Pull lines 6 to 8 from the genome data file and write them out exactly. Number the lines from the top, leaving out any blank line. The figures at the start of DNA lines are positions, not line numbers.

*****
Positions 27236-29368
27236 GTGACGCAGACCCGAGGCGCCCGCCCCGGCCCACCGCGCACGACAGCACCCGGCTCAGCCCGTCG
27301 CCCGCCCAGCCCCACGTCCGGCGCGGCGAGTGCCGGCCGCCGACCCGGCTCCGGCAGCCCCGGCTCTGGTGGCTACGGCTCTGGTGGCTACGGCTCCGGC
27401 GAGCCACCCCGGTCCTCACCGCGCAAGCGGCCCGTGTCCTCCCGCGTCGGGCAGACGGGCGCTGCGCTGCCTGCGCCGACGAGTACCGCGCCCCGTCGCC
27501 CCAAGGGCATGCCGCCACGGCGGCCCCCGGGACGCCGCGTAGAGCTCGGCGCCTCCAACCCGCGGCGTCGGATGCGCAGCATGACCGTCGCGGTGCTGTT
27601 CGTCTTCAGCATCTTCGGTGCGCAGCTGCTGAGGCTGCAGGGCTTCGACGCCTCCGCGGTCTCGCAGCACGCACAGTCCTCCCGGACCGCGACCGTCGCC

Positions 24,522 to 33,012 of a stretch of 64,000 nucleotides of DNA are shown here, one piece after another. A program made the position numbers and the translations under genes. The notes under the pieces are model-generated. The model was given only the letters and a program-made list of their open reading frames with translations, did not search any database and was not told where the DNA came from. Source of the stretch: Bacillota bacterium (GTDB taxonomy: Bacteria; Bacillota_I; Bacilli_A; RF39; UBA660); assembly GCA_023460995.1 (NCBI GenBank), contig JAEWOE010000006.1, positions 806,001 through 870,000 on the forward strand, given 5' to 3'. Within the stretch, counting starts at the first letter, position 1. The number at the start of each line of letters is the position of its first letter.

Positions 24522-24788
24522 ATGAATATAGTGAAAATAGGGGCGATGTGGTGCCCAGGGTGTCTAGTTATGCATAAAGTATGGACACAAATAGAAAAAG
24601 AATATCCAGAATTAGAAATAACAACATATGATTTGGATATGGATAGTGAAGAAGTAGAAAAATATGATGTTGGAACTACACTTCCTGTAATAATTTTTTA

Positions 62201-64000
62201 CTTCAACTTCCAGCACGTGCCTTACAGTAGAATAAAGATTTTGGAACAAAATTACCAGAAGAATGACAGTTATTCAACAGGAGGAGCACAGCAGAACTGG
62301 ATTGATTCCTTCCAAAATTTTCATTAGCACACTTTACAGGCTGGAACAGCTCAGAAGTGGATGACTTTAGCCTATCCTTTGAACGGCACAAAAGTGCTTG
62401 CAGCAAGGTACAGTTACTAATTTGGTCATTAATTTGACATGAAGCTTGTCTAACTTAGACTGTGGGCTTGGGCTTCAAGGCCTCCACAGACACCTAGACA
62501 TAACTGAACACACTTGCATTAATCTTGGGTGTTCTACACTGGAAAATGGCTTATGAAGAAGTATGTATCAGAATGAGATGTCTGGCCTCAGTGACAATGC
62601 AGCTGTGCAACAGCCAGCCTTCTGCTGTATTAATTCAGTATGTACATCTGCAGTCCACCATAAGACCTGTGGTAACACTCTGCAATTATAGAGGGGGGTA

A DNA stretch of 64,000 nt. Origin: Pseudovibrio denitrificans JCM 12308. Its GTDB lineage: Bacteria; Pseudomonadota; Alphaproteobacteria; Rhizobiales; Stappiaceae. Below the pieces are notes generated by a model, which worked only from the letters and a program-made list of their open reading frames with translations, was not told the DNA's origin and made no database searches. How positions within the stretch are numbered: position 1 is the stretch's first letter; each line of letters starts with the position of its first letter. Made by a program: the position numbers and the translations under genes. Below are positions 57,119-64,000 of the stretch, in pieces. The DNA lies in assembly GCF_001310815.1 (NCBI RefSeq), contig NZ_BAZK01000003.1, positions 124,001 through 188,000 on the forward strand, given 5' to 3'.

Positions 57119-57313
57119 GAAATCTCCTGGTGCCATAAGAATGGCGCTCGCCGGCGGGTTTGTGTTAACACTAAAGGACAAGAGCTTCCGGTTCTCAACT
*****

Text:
27601 CGTCTTCAGCATCTTCGGTGCGCAGCTGCTGAGGCTGCAGGGCTTCGACGCCTCCGCGGTCTCGCAGCACGCACAGTCCTCCCGGACCGCGACCGTCGCC

Positions 24,522 to 33,012 of a stretch of 64,000 nucleotides of DNA are shown here, one piece after another. A program made the position numbers and the translations under genes. The notes under the pieces are model-generated. The model was given only the letters and a program-made list of their open reading frames with translations, did not search any database and was not told where the DNA came from. Source of the stretch: Bacillota bacterium (GTDB taxonomy: Bacteria; Bacillota_I; Bacilli_A; RF39; UBA660); assembly GCA_023460995.1 (NCBI GenBank), contig JAEWOE010000006.1, positions 806,001 through 870,000 on the forward strand, given 5' to 3'. Within the stretch, counting starts at the first letter, position 1. The number at the start of each line of letters is the position of its first letter.

Positions 24522-24788